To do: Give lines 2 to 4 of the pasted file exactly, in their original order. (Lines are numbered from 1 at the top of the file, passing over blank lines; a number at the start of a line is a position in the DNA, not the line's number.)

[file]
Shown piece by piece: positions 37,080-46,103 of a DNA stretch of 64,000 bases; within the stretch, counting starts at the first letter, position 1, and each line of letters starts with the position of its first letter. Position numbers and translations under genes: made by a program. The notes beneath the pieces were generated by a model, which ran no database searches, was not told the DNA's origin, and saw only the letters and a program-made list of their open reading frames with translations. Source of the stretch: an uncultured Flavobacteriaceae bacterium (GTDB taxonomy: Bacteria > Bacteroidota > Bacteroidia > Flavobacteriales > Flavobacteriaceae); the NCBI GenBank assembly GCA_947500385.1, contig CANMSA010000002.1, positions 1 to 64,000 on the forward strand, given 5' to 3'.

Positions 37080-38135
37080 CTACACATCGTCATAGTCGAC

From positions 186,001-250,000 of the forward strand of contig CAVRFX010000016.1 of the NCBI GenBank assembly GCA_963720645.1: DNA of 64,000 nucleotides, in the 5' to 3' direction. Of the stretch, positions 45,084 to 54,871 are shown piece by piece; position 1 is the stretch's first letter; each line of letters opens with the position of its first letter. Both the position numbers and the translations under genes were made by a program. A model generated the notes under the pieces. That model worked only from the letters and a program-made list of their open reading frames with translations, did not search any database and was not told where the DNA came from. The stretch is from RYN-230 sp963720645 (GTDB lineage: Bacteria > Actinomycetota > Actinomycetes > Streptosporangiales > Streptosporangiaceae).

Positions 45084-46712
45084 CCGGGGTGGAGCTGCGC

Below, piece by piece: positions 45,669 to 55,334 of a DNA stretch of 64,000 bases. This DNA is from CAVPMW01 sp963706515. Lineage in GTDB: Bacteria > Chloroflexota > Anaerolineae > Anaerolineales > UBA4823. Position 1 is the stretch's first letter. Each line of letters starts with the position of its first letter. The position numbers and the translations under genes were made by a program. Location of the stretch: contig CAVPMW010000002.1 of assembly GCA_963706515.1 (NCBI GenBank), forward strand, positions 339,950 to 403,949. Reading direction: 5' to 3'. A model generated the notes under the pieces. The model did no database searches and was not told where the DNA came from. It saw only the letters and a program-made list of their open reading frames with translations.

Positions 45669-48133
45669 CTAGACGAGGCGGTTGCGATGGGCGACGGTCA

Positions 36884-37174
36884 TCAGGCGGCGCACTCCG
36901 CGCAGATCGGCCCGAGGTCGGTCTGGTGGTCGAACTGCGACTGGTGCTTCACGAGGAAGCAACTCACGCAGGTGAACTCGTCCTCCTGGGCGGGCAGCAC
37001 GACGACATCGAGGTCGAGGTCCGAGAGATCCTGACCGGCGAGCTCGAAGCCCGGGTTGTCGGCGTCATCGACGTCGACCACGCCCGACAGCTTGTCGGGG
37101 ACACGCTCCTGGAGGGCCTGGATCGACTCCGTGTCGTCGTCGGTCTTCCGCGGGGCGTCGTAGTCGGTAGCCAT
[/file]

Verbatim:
Positions 37080-38135
37080 CTACACATCGTCATAGTCGAC

From positions 186,001-250,000 of the forward strand of contig CAVRFX010000016.1 of the NCBI GenBank assembly GCA_963720645.1: DNA of 64,000 nucleotides, in the 5' to 3' direction. Of the stretch, positions 45,084 to 54,871 are shown piece by piece; position 1 is the stretch's first letter; each line of letters opens with the position of its first letter. Both the position numbers and the translations under genes were made by a program. A model generated the notes under the pieces. That model worked only from the letters and a program-made list of their open reading frames with translations, did not search any database and was not told where the DNA came from. The stretch is from RYN-230 sp963720645 (GTDB lineage: Bacteria > Actinomycetota > Actinomycetes > Streptosporangiales > Streptosporangiaceae).